Other than that, keep it on. There are too many brain-dead zombies walking around.

    My pet peeve of this world is when I feel the need to be critical of something, especially culturally (or politically, or religiously – need I keep going?) related, but I am surrounded by a bunch of dead heads, w/o a pulse. Ugh! I think that is why I love journaling so much.

    • It’s definitely difficult when you’re in a social group (usually people you don’t know very well) and you just want to over-analyse but they’re not interested, or don’t get it. Or, in my case, aren’t used to my weird, tangential way if thinking. :D

  2. As an English major in the making, this post resonates with me so much. I went to see Cinderella a few months ago with my sister at the movie theater and couldn’t stop dissecting it on the ride home. She enjoyed it, but I just…couldn’t. I believe I said “There’s no substance to it” multiple times, haha.

    I love my “lit-crit brain”, but balance is key. Thank you for reminding me of that:)

  3. I don’t tend to analyze films that much (perhaps I should, though), but with books? I have to make a conscious effort not to dissect word choices and symbolism and wonder why the author chose a particular name for a particular character. Somehow, I do think I’m missing out on something when I spend a whole story trying to figure out its meaning, rather than taking it in as a whole. Then again, stories can be powerful influences on people. I think for the most part, trying to find the deeper meaning is a good thing.

    • Definitely! And, of course, everybody reads and watches differently. I find films fun to analyse, but a lot of the time I just find myself wanting to sit down and relax with a movie. Whereas books require a little more thought and effort to begin with, which I think naturally lends itself to more critical thinking as you read.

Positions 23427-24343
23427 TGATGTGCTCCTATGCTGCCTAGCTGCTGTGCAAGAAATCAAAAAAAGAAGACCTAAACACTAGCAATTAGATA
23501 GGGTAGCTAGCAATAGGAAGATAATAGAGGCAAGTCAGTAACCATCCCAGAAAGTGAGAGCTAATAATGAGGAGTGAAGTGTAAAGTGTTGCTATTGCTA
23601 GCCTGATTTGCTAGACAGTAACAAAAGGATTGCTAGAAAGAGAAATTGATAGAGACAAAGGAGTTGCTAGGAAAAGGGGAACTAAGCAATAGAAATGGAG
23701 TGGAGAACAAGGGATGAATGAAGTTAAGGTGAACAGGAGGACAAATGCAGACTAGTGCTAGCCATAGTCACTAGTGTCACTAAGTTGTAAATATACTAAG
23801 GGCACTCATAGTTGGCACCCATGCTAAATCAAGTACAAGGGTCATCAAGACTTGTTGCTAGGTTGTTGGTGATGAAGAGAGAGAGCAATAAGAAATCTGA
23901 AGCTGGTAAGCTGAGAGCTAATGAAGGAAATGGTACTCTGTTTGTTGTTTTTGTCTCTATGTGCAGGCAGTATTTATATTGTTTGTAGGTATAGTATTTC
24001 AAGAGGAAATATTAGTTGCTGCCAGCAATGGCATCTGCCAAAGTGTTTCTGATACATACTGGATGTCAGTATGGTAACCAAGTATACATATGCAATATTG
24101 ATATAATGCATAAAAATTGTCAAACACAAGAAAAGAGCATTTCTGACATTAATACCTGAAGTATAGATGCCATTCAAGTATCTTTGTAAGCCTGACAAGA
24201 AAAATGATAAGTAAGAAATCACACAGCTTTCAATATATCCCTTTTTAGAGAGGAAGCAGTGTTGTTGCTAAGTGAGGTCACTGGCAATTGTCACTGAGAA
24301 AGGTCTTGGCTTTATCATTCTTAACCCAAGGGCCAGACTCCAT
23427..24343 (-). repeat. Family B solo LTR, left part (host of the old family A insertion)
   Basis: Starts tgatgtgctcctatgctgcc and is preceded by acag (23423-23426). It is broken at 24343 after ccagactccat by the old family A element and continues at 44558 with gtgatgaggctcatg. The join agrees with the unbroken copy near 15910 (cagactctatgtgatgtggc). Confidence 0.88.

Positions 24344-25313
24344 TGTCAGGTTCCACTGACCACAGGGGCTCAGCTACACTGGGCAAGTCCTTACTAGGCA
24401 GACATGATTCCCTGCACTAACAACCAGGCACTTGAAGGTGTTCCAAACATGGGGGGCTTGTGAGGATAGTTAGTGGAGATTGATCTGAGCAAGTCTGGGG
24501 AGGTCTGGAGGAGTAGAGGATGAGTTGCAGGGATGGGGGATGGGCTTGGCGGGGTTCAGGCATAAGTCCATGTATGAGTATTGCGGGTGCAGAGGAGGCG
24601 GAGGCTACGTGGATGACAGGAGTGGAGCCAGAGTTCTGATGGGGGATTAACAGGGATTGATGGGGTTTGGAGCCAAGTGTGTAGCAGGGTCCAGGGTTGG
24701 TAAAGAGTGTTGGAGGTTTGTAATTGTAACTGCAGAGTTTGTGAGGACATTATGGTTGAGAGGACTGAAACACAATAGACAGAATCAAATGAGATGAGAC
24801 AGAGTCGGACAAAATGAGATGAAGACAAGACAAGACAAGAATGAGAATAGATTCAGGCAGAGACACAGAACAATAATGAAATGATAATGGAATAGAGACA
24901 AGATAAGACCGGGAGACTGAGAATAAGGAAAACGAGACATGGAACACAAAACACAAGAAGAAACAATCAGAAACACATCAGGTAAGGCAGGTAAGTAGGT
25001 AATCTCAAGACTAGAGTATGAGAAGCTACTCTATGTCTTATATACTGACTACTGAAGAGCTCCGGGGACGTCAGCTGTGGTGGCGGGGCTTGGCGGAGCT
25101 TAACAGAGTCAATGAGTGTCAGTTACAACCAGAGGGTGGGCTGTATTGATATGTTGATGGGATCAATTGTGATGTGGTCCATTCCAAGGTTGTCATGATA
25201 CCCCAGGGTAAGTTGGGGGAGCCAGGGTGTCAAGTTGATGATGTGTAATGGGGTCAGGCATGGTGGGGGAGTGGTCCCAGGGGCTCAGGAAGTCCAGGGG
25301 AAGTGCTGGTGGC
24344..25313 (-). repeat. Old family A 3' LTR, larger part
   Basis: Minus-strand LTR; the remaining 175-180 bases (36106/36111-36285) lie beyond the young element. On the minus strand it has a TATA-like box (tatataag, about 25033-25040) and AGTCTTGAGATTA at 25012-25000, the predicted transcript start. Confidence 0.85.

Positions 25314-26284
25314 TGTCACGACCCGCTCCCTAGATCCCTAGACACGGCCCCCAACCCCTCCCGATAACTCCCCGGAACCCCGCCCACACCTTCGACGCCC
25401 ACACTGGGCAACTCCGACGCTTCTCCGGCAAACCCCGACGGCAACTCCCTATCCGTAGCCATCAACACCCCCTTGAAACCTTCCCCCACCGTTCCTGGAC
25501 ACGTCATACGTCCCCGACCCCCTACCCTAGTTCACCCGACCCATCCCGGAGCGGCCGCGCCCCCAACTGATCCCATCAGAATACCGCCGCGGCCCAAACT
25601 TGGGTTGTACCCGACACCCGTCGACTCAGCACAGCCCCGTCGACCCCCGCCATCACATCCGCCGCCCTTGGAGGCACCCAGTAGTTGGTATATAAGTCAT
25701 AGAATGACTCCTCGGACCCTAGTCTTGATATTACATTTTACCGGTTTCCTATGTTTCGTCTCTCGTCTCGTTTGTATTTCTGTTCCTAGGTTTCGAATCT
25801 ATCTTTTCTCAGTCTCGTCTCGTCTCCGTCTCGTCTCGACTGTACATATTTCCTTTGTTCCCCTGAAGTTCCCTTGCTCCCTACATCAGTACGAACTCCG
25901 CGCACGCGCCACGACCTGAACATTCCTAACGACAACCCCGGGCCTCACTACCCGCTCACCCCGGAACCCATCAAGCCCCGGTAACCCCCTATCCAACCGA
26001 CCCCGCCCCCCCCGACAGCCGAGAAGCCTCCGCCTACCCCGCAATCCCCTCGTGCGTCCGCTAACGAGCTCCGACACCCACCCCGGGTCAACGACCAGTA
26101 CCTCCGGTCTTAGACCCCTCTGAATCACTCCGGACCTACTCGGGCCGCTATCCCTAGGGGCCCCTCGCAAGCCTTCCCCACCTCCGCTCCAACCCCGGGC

4. So true Major. Ever since I began teaching film as text some years ago, I always watch a film with an analytical eye, appreciating costuming and aspects of cinematography, musical score etc with an academic zeal! Then I give my insufferably opinionated English-teacher rating at the end. I don’t always do this aloud, however (or my friends would hate me!)

    Nice post Major! :)

  5. I resonated with this post SO MUCH! I was also majored in English in university, and when I graduated I had such a hard time turning my lit crit brain off that I stopped reading altogether for almost a year. I know. It pains me just thinking about it! Since then it seems like I’ve been able to keep a good balance between analyzing texts and reading exactly what is on the page for what it is. I think my blog helps me keep my “English major” brain sharp but I’m also happy to read for fun and not go too deep into the rabbit hole. Great post :)

    • Thanks so much for your comment, Karen! Wow, a year is such a long time! Although I remember long reading slumps that would last months too; I seem to remember it was the same for me after I graduated high school. And blogging definitely helps a great deal, it’s nice to be able to lay out all your thoughts about something, and get other people’s opinions. :)